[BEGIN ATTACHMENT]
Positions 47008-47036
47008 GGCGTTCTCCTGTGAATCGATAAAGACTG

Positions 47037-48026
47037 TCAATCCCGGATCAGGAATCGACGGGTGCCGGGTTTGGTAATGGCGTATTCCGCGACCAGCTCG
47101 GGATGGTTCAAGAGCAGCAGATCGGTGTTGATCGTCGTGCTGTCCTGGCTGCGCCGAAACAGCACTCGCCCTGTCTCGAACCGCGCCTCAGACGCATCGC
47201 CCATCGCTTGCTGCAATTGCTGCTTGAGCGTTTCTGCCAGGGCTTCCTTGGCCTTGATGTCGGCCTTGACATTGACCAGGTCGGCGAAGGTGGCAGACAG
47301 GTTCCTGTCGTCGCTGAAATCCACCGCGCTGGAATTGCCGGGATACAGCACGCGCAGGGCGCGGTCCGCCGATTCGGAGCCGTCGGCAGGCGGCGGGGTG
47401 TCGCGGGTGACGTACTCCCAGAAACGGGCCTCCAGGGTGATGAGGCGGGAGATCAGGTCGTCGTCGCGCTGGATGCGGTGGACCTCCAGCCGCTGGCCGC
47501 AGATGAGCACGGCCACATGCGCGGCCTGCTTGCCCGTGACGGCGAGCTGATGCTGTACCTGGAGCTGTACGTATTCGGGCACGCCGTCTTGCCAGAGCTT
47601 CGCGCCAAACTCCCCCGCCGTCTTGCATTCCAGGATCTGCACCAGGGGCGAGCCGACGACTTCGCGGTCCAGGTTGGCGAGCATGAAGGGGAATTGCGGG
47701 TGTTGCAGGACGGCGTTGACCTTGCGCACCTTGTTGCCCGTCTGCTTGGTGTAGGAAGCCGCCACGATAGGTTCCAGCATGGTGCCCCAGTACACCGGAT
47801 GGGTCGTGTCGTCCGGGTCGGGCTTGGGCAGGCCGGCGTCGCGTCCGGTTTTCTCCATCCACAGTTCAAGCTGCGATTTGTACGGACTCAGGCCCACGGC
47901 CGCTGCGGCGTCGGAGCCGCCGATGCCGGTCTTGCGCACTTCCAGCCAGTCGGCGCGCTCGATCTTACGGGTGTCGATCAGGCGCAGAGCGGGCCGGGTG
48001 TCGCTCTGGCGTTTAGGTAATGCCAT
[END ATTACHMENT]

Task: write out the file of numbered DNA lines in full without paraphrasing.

Positions 47008-47036
47008 GGCGTTCTCCTGTGAATCGATAAAGACTG

Positions 47037-48026
47037 TCAATCCCGGATCAGGAATCGACGGGTGCCGGGTTTGGTAATGGCGTATTCCGCGACCAGCTCG
47101 GGATGGTTCAAGAGCAGCAGATCGGTGTTGATCGTCGTGCTGTCCTGGCTGCGCCGAAACAGCACTCGCCCTGTCTCGAACCGCGCCTCAGACGCATCGC
47201 CCATCGCTTGCTGCAATTGCTGCTTGAGCGTTTCTGCCAGGGCTTCCTTGGCCTTGATGTCGGCCTTGACATTGACCAGGTCGGCGAAGGTGGCAGACAG
47301 GTTCCTGTCGTCGCTGAAATCCACCGCGCTGGAATTGCCGGGATACAGCACGCGCAGGGCGCGGTCCGCCGATTCGGAGCCGTCGGCAGGCGGCGGGGTG
47401 TCGCGGGTGACGTACTCCCAGAAACGGGCCTCCAGGGTGATGAGGCGGGAGATCAGGTCGTCGTCGCGCTGGATGCGGTGGACCTCCAGCCGCTGGCCGC
47501 AGATGAGCACGGCCACATGCGCGGCCTGCTTGCCCGTGACGGCGAGCTGATGCTGTACCTGGAGCTGTACGTATTCGGGCACGCCGTCTTGCCAGAGCTT
47601 CGCGCCAAACTCCCCCGCCGTCTTGCATTCCAGGATCTGCACCAGGGGCGAGCCGACGACTTCGCGGTCCAGGTTGGCGAGCATGAAGGGGAATTGCGGG
47701 TGTTGCAGGACGGCGTTGACCTTGCGCACCTTGTTGCCCGTCTGCTTGGTGTAGGAAGCCGCCACGATAGGTTCCAGCATGGTGCCCCAGTACACCGGAT
47801 GGGTCGTGTCGTCCGGGTCGGGCTTGGGCAGGCCGGCGTCGCGTCCGGTTTTCTCCATCCACAGTTCAAGCTGCGATTTGTACGGACTCAGGCCCACGGC
47901 CGCTGCGGCGTCGGAGCCGCCGATGCCGGTCTTGCGCACTTCCAGCCAGTCGGCGCGCTCGATCTTACGGGTGTCGATCAGGCGCAGAGCGGGCCGGGTG
48001 TCGCTCTGGCGTTTAGGTAATGCCAT